How Long Do Cravings Last After You Stop Using?

“I still have strong cravings to use, so my question is, does it get easier with time and treatment, or will I feel like this forever?”

The cravings that you feel should moderate soon.  It would be nice to be able to give you a simple yes or no, but you need to know a bit about what addiction actually is before you get our answer.

Drugs (including alcohol) make us feel good by imitating or increasing the levels of chemicals in the brain that act on the brain’s reward center. Different drugs do it in varied ways, but the overall effect is to overstimulate that part of the brain that gives us pleasurable sensations.

When over-stimulation occurs, our bodies try to bring things back into balance by reducing the natural production of those chemicals (neurotransmitters). Often, when the drugs wear off, we feel uncomfortable until the natural production of the chemicals resumes. We call this period of withdrawal a “hangover.”

With continued presence of the drugs, the body takes further steps: it begins to increase the number of receptor sites for the specific neurotransmitters in order to use up the surplus. Because of this, continued drug use causes “tolerance.” We need more of the drugs to fill up those extra hungry receptors, and we begin to feel uncomfortable when we don’t have them present in our bodies, or if they are present at too low a level. The process of addiction has begun.

Further drug use doesn't only increase the receptor sites. In its attempts to bring things back to normal, the brain slows production of the natural neurotransmitters. That means that when we stop the drugs, there are insufficient natural neurotransmitters, and we feel cravings and other symptoms of acute withdrawal. These vary, depending on how the drugs affected us to begin with, but they are generally the opposite of however we felt when we were using.

These feelings are most acute during the time the drugs are leaving our bodies, and begin to subside within days. However, the fun isn’t over. As George Carlin said, “Just because the monkey’s off your back, it doesn’t mean the circus has left town.” We will continue to feel discomfort until the body has shut down the extra receptor sites so that they are no longer begging for drugs, and until the natural production of neurotransmitters has resumed. This can take several months, and is referred to as Post-Acute Withdrawal.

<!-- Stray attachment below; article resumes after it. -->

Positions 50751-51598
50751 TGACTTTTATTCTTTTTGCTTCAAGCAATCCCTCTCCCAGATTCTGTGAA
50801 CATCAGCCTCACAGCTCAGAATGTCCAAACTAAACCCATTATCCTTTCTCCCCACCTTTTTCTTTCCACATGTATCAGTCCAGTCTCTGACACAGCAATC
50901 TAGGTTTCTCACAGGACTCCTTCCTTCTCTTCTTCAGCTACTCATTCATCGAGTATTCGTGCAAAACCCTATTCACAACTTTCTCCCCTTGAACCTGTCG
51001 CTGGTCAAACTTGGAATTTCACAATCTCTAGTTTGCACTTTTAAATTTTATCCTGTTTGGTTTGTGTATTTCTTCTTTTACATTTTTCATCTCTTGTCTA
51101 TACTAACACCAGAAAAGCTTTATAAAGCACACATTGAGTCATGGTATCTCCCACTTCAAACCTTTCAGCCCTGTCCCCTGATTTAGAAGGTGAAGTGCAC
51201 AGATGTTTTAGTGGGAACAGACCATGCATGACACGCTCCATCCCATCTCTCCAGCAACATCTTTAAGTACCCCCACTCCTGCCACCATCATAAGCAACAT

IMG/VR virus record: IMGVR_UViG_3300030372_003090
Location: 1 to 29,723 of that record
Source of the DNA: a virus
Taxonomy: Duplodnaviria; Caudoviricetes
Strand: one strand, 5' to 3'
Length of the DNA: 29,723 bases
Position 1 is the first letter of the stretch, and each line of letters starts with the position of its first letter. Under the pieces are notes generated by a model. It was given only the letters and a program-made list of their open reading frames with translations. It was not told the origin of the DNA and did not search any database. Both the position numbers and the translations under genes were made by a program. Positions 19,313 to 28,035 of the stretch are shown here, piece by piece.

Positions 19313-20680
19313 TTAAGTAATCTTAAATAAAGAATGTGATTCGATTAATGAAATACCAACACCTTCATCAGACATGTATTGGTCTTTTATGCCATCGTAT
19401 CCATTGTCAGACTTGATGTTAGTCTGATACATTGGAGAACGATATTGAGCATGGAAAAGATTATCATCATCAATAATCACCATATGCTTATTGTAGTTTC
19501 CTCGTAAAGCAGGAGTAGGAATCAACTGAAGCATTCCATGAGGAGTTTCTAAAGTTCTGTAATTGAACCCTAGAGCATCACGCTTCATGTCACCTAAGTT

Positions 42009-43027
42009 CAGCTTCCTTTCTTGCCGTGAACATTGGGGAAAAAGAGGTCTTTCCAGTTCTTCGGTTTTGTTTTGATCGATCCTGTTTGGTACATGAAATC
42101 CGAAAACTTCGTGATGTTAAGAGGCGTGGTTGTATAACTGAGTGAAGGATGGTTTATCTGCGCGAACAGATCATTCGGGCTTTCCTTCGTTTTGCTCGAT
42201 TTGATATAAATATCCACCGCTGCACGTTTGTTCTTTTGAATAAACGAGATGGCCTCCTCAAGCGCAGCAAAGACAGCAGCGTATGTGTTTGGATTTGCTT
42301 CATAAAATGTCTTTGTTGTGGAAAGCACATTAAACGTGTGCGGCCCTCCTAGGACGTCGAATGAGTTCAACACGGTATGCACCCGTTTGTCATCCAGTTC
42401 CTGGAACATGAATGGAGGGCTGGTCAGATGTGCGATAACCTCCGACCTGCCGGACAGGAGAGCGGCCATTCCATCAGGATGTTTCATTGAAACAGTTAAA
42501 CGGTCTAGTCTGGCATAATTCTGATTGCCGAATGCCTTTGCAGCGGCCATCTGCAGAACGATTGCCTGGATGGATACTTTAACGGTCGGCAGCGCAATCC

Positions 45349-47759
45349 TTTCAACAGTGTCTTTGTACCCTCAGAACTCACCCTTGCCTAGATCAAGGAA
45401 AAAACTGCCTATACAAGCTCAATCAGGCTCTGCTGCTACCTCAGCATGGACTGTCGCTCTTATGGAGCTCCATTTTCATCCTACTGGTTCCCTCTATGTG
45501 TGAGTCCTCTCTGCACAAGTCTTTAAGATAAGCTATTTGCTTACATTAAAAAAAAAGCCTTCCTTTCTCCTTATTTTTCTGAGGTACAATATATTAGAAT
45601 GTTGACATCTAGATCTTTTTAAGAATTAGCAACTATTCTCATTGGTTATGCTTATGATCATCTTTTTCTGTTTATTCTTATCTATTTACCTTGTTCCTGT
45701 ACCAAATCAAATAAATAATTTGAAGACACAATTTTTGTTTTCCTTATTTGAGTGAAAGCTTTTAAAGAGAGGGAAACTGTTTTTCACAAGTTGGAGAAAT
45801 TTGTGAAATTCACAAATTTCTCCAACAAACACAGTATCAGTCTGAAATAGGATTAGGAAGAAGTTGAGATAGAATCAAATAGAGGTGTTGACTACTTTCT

Many authorities believe that the extra receptor sites just shut down, and don’t go away. They believe that they can easily be re-activated if drugs are reintroduced into the body.  That certainly seems to fit what we observe in real life.  That’s why we recommend abstinence. In most addicts, any drug use seems to slow and soon reverse the recovery process.

Because of this continued potential for discomfort, if we don’t take care of ourselves physically and mentally during the post-acute period, our risk of relapse is high. However, the discomfort tends to come and go, with good days and bad. Eventually the good days become more common, and the bad ones tend to occur less often and with reduced discomfort, until things are more-or-less back to normal.

You can most certainly look forward to a time when you no longer have the cravings, and those that you have will begin to ease off within a few more days. If you stay clean, eventually the discomfort will disappear entirely. Naturally, as addicts we want to feel better immediately, but it doesn’t work that way. We spent months or years getting our bodies used to drugs, so it’s hardly surprising that it takes quite a while to get over the effects.


  1. Going on three months sober now still have slight cravings how long do they last